Hans Holbein, German Hercules, 1523
Here the hanged Pope dangles from a rope clenched in Luther’s teeth as Luther slays the enemies of the Gospel. What could be more rebellious in this era than defying the Pope?
It is crucial to note that Luther did not cultivate the image of a rebel. But he was seen this way, nonetheless. This is one of the challenges of the novel, and it is why fictional characters are so important. They allow the reader to see Luther as at least some of his followers saw him.
Luther never intended the peasants to see him as a champion of their rebellion. He did not believe in physical rebellion, and he certainly did not believe in leveling society in the name of the Gospel. Certainly the world was not ready in 1525 for a society based on the communities in Acts.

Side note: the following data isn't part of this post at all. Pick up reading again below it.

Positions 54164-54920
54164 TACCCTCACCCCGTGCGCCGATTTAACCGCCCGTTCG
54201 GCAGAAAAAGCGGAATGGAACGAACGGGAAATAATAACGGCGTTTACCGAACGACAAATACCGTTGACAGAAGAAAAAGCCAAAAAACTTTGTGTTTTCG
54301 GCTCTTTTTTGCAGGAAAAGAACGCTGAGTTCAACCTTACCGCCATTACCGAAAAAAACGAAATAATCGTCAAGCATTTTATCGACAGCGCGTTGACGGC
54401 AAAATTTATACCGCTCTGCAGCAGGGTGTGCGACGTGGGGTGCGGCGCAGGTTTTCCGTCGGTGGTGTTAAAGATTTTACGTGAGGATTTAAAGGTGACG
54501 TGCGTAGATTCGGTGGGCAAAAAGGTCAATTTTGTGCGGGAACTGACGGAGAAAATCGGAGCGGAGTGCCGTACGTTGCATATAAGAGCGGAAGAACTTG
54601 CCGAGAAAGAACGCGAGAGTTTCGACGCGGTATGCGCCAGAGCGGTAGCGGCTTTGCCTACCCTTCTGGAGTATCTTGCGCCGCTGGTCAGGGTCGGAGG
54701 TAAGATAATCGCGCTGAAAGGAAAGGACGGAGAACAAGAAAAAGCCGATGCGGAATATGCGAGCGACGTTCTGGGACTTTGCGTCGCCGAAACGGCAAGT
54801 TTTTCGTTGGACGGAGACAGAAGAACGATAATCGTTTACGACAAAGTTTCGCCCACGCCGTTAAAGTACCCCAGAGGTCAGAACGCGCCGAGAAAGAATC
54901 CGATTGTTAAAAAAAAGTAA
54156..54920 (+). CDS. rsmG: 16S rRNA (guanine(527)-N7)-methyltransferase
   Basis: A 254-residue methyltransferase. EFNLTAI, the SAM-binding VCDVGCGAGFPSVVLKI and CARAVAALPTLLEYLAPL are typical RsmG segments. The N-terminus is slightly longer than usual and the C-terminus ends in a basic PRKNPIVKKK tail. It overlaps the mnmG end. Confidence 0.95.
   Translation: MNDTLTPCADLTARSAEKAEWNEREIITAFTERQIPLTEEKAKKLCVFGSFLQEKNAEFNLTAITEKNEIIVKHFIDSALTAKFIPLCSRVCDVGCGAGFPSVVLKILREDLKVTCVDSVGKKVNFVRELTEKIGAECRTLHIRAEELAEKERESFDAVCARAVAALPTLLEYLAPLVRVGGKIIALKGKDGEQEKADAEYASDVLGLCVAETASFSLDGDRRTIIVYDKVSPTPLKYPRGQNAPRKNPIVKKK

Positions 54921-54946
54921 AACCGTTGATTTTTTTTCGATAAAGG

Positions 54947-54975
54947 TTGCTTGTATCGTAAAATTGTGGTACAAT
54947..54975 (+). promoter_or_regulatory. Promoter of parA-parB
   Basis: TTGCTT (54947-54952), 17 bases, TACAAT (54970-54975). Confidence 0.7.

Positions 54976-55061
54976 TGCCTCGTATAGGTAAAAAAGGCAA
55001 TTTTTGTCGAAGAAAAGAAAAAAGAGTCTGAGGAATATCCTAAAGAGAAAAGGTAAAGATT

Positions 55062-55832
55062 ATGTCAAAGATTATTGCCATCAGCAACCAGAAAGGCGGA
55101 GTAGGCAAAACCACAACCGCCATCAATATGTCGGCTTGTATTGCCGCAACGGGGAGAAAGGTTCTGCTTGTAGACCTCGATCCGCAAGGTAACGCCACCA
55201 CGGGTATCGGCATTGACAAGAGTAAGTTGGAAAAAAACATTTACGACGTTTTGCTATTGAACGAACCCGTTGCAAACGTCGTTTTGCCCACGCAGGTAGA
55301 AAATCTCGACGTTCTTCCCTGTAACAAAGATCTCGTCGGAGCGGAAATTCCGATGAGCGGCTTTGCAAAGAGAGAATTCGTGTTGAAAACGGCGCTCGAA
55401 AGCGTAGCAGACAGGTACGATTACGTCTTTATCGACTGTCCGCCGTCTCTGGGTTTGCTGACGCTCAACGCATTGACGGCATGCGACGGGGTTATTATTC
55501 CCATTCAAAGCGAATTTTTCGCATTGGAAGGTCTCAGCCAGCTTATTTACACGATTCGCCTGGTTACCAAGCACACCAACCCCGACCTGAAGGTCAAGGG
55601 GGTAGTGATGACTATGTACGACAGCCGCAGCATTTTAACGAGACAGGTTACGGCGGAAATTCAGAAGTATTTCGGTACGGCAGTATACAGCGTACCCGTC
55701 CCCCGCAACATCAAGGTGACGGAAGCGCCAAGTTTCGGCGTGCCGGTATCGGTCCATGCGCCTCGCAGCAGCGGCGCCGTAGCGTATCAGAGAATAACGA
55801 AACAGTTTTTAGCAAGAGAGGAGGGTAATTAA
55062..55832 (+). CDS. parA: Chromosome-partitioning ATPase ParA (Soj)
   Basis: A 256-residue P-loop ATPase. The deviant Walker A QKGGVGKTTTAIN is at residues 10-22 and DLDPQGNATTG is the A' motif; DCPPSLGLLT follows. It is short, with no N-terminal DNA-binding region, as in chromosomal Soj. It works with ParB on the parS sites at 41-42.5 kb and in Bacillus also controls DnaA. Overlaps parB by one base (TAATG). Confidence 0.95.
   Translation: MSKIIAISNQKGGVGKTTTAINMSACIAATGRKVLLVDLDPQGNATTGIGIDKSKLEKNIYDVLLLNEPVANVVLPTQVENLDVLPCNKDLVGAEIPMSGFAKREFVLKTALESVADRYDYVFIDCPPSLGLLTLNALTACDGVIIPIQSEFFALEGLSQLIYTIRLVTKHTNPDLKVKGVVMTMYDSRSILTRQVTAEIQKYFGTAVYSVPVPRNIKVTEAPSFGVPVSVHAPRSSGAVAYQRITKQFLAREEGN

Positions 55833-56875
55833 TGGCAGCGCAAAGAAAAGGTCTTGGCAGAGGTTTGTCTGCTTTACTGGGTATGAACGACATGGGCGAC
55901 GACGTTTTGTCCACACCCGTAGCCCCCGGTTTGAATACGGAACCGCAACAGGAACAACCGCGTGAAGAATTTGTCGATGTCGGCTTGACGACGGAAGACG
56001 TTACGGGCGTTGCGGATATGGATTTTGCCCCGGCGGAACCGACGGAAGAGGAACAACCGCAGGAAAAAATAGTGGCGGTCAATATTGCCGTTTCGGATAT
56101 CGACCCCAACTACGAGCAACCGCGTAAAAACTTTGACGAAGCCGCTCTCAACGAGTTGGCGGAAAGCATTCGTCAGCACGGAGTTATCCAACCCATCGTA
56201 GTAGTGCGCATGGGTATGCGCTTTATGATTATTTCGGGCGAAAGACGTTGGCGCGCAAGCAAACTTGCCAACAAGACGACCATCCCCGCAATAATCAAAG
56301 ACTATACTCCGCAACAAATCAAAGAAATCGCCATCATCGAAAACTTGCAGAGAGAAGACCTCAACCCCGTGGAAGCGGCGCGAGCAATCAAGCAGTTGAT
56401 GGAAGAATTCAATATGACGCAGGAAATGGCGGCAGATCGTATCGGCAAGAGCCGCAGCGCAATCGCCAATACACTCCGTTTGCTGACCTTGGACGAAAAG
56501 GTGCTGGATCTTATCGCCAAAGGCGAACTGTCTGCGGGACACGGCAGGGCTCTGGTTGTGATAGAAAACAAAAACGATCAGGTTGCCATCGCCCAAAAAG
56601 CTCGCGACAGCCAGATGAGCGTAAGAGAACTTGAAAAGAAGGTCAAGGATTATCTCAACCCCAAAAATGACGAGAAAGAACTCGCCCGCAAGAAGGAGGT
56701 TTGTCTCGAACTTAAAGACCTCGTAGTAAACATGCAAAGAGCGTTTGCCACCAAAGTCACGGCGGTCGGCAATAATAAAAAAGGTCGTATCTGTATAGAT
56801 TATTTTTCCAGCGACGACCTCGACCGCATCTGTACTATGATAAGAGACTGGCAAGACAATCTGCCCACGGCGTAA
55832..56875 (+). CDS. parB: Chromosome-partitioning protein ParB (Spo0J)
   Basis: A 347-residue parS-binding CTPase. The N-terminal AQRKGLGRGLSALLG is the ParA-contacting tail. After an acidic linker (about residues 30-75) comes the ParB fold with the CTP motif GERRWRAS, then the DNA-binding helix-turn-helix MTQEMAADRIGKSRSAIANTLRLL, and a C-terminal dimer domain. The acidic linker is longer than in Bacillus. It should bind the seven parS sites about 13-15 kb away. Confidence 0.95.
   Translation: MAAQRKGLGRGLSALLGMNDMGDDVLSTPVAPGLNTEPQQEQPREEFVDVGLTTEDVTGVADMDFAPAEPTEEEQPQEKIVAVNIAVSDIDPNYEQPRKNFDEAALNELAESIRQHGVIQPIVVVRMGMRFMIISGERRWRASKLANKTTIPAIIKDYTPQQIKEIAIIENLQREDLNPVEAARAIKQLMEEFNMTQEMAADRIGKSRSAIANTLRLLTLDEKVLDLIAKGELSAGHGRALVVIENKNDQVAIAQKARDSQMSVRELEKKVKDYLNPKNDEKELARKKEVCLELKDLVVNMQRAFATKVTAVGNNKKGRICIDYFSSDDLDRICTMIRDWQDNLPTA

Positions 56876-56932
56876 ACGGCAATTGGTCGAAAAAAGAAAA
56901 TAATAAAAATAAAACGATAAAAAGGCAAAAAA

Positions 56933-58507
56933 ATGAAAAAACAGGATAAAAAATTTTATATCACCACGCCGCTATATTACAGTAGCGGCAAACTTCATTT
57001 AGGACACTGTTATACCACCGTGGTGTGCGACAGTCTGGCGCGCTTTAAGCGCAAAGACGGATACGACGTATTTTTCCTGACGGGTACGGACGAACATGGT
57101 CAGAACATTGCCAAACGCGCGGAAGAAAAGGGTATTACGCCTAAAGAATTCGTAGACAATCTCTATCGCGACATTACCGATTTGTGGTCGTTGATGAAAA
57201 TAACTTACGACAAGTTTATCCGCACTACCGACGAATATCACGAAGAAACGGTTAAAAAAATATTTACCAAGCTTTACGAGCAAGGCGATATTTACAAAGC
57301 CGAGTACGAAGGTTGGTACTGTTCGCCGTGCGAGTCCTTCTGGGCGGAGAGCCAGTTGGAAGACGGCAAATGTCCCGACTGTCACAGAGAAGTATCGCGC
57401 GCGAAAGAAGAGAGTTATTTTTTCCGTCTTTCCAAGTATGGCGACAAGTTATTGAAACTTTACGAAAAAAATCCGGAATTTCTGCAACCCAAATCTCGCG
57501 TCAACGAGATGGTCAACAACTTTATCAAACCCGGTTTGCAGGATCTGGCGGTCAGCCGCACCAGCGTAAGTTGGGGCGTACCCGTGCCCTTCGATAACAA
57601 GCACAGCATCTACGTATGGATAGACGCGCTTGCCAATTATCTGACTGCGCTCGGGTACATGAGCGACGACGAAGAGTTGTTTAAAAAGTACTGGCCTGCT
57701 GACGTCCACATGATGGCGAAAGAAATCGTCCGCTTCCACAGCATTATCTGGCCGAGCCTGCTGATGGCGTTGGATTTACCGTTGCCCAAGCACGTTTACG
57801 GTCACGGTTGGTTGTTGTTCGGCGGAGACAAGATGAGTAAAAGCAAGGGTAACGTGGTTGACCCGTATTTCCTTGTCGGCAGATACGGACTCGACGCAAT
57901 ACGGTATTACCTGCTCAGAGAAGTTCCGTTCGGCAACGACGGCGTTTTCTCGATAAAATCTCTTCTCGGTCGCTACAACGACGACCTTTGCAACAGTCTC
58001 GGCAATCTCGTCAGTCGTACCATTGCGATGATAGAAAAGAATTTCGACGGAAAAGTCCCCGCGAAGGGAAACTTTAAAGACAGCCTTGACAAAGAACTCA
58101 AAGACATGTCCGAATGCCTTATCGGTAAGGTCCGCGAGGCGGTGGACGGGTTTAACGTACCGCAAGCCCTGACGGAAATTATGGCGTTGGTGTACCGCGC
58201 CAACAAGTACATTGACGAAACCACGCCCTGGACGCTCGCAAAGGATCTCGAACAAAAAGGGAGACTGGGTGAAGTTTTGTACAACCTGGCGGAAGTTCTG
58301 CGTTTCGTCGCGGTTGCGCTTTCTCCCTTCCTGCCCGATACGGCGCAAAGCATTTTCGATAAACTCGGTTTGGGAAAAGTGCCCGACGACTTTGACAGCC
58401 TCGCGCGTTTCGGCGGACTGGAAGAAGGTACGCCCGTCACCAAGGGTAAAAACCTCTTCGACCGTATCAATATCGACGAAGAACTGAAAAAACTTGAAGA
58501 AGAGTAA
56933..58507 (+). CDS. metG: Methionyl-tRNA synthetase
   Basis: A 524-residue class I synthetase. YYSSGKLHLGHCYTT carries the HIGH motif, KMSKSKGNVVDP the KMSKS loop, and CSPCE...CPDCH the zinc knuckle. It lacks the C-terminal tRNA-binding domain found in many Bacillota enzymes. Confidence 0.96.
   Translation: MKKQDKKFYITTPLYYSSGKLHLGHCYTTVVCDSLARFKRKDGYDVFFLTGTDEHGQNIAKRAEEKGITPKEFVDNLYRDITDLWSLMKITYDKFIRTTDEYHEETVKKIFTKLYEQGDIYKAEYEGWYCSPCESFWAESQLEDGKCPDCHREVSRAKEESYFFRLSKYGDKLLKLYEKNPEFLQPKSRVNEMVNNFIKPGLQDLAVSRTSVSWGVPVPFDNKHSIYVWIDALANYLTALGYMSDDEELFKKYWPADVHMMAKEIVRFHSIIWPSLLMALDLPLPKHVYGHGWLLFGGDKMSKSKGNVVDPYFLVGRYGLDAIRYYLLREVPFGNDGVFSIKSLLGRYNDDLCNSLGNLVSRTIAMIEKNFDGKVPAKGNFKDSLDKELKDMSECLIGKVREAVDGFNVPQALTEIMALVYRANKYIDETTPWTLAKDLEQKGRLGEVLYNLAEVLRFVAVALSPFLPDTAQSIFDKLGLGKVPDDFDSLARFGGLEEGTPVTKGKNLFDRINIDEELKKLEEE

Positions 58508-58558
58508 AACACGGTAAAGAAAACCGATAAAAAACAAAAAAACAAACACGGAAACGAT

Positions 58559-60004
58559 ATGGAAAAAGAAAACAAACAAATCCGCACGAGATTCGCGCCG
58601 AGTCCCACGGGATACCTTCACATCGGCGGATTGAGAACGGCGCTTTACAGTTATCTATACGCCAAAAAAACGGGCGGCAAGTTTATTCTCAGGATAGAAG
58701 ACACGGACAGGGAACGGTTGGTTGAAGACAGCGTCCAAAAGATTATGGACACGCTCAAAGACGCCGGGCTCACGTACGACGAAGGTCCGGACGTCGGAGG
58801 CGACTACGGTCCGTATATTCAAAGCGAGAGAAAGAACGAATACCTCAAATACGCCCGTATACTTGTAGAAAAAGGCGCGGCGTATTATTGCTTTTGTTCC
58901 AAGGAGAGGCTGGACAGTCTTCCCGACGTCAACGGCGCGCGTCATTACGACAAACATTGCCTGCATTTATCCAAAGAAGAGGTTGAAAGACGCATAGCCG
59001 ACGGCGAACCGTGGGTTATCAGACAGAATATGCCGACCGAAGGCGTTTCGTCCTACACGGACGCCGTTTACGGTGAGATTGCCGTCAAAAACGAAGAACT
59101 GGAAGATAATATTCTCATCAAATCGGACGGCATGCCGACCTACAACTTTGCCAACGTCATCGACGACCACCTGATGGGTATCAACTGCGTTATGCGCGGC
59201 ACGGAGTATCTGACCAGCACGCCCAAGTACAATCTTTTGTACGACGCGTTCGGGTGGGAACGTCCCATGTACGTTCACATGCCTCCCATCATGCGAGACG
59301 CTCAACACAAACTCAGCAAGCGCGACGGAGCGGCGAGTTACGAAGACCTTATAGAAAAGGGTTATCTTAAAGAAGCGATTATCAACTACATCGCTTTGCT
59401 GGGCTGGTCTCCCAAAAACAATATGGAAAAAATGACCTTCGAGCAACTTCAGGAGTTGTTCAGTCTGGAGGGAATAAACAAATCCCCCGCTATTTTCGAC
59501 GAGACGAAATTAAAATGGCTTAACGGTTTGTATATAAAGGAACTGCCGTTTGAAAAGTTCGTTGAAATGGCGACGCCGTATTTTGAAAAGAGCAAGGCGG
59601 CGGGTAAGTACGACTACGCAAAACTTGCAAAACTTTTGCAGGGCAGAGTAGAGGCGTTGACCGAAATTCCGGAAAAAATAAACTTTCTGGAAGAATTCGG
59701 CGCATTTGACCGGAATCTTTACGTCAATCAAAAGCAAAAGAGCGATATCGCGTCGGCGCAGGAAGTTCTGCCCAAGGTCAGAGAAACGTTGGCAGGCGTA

His employment of inexcusably vicious language in urging the lords to action was driven by valid fears. The rebellion had to be stopped.
The rebellion gave credibility to the lords’ fears that the Bible in the common man’s hands was a bad idea. This endangered the Reformation where it already existed and it limited the hope of its expansion. Further, chaos is dangerous. Luther feared for the order of his world, an order that provided a reasonable expectation of safety for its inhabitants. Finally, he truly believed that it was rebellion against God to rebel against one’s temporal lord. His role as a pastor was to speak out against it.
It is easy enough to see his point of view from his own writings, particularly when one starts with Against the Robbing and Murdering Hordes. But this is not where the peasants started. They had been following Luther all along, through his years of speaking up for them and through his years of carrying, however unintentionally, the image of rebel.
These are the challenges then:
  • to keep Luther clear for my reader even while he befuddles his own audience.
  • to ensure that he comes across as who he is, for he was not a traitor.

6 thoughts on “Luther the Challenge